Blue Badge Changes 2019: What You Need To Know

Blue Badge Changes 2019: What You Need To Know

From the 30th August 2019, the blue badge disabled parking scheme has undergone its biggest change-up since its introduction in 1970.

Below, we’ve covered what exactly has changed, and how this could affect you.

Wheelchair logo

What’s changed?

The biggest change to the blue badge scheme is that people with hidden disabilities now also have access to the scheme. Eligibility criteria for the scheme will now extend to people who:

  • Cannot travel without there being a risk of serious harm to their health or safety
  • Cannot undertake a journey without considerable psychological distress being caused
  • Have considerable difficulty walking

The changes have been introduced to give people with less obvious disabilities the same right to park in disabled bays as people with physical disabilities.

Why?

These changes were introduced this year following a government consultation that found that people with mental health problems and hidden disabilities face many of the same problems when travelling as people with physical disabilities.

The move follows several years of campaigning from the National Autistic Society, as well as other disabled people and families across the UK, urging the government to widen the focus to more than people’s physical ability to walk to include non-physical disabilities as well.

To help with the changes, the government is giving local authorities £1.7m in funding to help them cope with the expected increase in applications following the changes at the end of August.

The reaction

Many charities have welcomed the changes to the blue badge scheme, hopefully making life a little easier for people with hidden disabilities when they need to undertake journeys that previously could be a huge source of stress.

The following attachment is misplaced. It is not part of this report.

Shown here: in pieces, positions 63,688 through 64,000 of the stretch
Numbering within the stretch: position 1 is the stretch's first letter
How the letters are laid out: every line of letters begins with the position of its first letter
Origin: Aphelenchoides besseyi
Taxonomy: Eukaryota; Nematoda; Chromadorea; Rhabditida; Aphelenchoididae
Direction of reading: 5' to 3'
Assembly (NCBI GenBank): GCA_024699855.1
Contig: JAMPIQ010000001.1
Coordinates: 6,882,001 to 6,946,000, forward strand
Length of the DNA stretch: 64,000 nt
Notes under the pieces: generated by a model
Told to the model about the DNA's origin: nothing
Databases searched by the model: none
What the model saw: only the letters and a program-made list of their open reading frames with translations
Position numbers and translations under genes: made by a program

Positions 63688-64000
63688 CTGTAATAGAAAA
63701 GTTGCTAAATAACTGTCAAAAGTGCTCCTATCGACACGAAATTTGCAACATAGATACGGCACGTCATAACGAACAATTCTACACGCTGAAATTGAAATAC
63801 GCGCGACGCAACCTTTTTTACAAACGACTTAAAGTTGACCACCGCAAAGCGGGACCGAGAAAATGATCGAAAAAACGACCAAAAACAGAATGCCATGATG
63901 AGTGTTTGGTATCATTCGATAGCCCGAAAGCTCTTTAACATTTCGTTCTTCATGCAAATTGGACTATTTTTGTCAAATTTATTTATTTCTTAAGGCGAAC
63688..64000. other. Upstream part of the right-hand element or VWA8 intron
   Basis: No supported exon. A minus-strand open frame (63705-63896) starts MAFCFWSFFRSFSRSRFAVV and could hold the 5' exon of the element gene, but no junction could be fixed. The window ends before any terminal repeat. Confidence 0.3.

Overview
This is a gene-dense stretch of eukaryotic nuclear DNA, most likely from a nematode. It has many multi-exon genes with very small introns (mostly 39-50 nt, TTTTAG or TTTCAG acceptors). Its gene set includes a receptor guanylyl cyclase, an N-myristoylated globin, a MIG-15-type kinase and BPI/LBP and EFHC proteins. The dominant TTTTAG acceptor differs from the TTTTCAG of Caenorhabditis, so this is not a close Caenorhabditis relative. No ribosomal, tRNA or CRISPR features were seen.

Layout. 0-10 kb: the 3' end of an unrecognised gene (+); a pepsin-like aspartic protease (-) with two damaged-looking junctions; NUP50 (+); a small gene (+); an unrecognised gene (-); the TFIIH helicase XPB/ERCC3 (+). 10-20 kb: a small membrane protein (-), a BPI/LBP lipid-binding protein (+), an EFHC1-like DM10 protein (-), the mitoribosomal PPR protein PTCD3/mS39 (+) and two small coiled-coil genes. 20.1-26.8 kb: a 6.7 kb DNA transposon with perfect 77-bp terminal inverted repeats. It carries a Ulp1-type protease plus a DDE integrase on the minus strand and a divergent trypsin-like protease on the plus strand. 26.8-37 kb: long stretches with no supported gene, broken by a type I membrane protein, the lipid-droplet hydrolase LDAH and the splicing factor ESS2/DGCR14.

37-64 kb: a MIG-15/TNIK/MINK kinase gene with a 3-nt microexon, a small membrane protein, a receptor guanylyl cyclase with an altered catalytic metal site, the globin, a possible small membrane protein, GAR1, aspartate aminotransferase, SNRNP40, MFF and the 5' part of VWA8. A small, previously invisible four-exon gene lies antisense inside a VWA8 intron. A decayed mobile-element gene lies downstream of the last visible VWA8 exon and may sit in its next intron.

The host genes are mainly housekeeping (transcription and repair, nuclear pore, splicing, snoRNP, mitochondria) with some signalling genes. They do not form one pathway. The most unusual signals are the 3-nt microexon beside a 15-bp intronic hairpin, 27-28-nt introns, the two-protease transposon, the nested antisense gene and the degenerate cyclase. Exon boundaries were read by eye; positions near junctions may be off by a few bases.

However, some charities are worried that allocated disabled parking spaces won’t be increased as the application rate for blue badges also increases.

What are the hidden disabilities included?

A few examples of the hidden disabilities that the blue badge scheme now includes are:

  • ADHD
  • Anxiety
  • Autism and Asperger’s Syndrome
  • Crohn’s Disease
  • Epilepsy
  • ME
  • Arthritis

This is not an exhaustive list, however. When applying for your blue badge, you will be asked for supporting documents which could be “prescriptions, diagnosis letters or correspondence between professionals that treat your condition”. For hidden disabilities, you’ll also be asked how journeys between your car and destination typically affect your condition.

Applying for a blue badge

If you think you are eligible for a blue badge, you can apply for one through your local council.

You’ll need:

  • proof of identity
  • proof of address
  • a recent head and shoulders digital photo
  • your national insurance number (if you have one)
  • contact details (phone number, email and postal address)

Read more about how to get a blue badge here.

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